Britain Can and Should Stop Same-Sex Criminalisation in Cayman Islands, Says Legal Challenger
There are virtually no anti-discrimination laws in the Cayman Islands.
By Molly Millar
LONDON, Nov 11 (Thomson Reuters Foundation) — A recent court decision upholding a ban on same-sex marriage in the Cayman Islands was condemned on Monday as "unacceptable" by the woman who, with her partner, spearheaded the campaign to legalise LGBTQ+ weddings in the British Overseas Territory.
Caymanian lawyer Chantelle Day and her partner, Vickie Bodden Bush, won a year-long court battle last year after being refused permission to marry, but an appeal by the British Overseas Territory's government resulted in a reversal in March.
"It's unacceptable that the UK have allowed us to be in this position," Day told the Thomson Reuters Foundation in a telephone interview.
"The UK government isn't willing to act and is willing to allow a continuing breach of human rights. They're ultimately to blame because they have the power and they refuse to do anything."
Legal protections for LGBTQ+ people in the Caymans lag far behind Britain's, with virtually no anti-discrimination laws in place and a higher age of consent than for heterosexuals.
Same-sex marriage supporters had said the case could have set a precedent for Britain's four other Caribbean territories of Anguilla, British Virgin Islands, Montserrat, and Turks and Caicos Islands, where same-sex marriage remains illegal.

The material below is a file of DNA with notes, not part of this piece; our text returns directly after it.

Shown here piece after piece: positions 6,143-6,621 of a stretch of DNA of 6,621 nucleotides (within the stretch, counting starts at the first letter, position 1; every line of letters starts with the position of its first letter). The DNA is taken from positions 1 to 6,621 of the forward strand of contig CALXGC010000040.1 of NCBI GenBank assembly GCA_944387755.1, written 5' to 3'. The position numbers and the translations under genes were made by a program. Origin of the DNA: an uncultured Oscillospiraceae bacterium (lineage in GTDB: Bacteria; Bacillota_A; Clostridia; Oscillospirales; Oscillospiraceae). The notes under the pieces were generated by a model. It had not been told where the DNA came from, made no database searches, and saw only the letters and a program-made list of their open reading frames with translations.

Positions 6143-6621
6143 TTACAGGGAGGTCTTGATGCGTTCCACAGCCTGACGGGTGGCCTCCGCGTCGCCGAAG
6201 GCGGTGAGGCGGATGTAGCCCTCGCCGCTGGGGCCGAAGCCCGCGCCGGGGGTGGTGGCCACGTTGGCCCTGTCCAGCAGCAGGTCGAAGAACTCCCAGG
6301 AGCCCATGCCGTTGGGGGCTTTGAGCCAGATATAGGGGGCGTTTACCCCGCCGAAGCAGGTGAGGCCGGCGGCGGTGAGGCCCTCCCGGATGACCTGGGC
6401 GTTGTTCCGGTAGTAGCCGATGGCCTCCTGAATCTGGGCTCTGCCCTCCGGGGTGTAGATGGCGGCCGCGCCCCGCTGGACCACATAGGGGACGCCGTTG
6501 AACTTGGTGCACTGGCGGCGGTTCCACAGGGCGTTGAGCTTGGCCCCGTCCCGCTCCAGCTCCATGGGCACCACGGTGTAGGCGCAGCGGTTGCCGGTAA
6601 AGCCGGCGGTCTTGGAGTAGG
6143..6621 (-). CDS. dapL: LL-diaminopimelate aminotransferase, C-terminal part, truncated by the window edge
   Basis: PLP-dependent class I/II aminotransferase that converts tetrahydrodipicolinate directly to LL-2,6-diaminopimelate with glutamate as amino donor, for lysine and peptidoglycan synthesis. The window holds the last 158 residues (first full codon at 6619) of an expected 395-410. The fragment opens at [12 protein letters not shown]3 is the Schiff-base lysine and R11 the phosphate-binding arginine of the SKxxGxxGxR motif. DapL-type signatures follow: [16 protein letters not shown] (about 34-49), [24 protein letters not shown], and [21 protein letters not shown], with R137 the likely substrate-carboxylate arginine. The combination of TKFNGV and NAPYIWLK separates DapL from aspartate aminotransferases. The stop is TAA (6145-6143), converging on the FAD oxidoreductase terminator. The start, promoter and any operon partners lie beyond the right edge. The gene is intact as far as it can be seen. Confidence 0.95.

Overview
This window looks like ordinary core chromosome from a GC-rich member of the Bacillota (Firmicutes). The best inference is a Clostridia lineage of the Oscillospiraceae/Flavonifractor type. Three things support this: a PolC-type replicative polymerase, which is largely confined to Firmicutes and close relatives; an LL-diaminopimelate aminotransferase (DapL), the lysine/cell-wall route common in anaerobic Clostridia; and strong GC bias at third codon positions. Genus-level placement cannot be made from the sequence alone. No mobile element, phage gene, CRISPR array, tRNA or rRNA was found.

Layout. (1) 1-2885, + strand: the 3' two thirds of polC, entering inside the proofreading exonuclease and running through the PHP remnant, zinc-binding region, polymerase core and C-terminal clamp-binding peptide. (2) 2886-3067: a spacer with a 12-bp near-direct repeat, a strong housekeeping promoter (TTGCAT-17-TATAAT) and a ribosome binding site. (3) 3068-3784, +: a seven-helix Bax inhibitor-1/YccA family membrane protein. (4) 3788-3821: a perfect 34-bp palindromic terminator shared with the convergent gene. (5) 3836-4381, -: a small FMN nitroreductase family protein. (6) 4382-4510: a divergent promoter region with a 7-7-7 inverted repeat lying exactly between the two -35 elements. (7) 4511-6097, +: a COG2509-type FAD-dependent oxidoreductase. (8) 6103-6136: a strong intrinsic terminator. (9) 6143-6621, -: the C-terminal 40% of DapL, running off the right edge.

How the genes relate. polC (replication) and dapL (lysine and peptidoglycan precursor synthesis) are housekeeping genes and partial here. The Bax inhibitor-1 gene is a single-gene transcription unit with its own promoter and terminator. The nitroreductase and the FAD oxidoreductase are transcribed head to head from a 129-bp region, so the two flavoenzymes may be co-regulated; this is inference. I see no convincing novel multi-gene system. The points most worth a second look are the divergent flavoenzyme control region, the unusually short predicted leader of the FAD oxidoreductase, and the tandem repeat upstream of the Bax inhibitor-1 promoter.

#CAYMANS: Chantelle Day and her partner Vickie Bodden Bush applied for the right to be married in the Cayman Islands, a British territory, but had their application rejected because they are a same-sex couple. pic.twitter.com/6s4iFernzo— CaribbeanNewsNetwork (@caribbeannewsuk) November 13, 2019
The Premier of the Cayman Islands, who supported the appeal, had said in a statement it was done in the belief that "marriage should retain its traditional and religious definition and meaning, the union of one man and one woman."
While Thursday's ruling criminalised same-sex marriage, the judges wrote that same-sex couples should "expeditiously" be entitled to legal protection which is "functionally equivalent to marriage."
For Day, that would win legal residency for her partner and the couple's daughter.
But lawyer and LGBTQ+ activist Leonardo Raznovich called the ruling a "disaster" in terms of constitutional law and criticised Britain for being "unable or unwilling" to step in and "looking away."
A spokeswoman for the UK's Foreign and Commonwealth Office, which oversees matters for the Cayman Islands, said via email: "We believe that all love is equal, which is why the UK Government changed our legislation to allow same-sex marriage.
"We hope that the Cayman Islands Legislative Assembly will act swiftly and take a decisive lead on this issue to ensure same sex couples are granted equal rights," she added.
The spokeswoman declined to comment on potential UK's intervention, citing the country's current pre-election period.
Lawyer Jonathan Cooper of London's Doughty Street Chambers, who has represented the women, said there were "definite grounds for appeal" and that the next step would be bringing the case to the territory's Privy Council, its highest court.
Day said the couple are considering their options.
(Reporting by Molly Millar, Editing by Chris Michaud. Please credit the Thomson Reuters Foundation, the charitable arm of Thomson Reuters, that covers that covers humanitarian news, women's and LGBT+ rights, human trafficking, property rights, and climate change. Visit http://news.trust.org)